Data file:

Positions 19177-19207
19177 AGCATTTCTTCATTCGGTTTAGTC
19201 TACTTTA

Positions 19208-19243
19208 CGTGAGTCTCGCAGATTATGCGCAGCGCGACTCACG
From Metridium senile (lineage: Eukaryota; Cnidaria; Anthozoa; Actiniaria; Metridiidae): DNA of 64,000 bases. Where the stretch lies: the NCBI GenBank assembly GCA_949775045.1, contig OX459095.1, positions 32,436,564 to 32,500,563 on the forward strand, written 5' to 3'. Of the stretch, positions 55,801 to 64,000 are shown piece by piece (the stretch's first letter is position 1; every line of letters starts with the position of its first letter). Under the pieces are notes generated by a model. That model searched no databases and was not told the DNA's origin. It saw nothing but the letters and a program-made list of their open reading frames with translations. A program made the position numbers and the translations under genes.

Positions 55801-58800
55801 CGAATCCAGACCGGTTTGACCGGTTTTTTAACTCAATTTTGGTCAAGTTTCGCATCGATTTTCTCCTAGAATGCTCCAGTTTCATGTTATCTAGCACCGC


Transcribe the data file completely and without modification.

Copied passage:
Positions 19177-19207
19177 AGCATTTCTTCATTCGGTTTAGTC
19201 TACTTTA

Positions 19208-19243
19208 CGTGAGTCTCGCAGATTATGCGCAGCGCGACTCACG
From Metridium senile (lineage: Eukaryota; Cnidaria; Anthozoa; Actiniaria; Metridiidae): DNA of 64,000 bases. Where the stretch lies: the NCBI GenBank assembly GCA_949775045.1, contig OX459095.1, positions 32,436,564 to 32,500,563 on the forward strand, written 5' to 3'. Of the stretch, positions 55,801 to 64,000 are shown piece by piece (the stretch's first letter is position 1; every line of letters starts with the position of its first letter). Under the pieces are notes generated by a model. That model searched no databases and was not told the DNA's origin. It saw nothing but the letters and a program-made list of their open reading frames with translations. A program made the position numbers and the translations under genes.

Positions 55801-58800
55801 CGAATCCAGACCGGTTTGACCGGTTTTTTAACTCAATTTTGGTCAAGTTTCGCATCGATTTTCTCCTAGAATGCTCCAGTTTCATGTTATCTAGCACCGC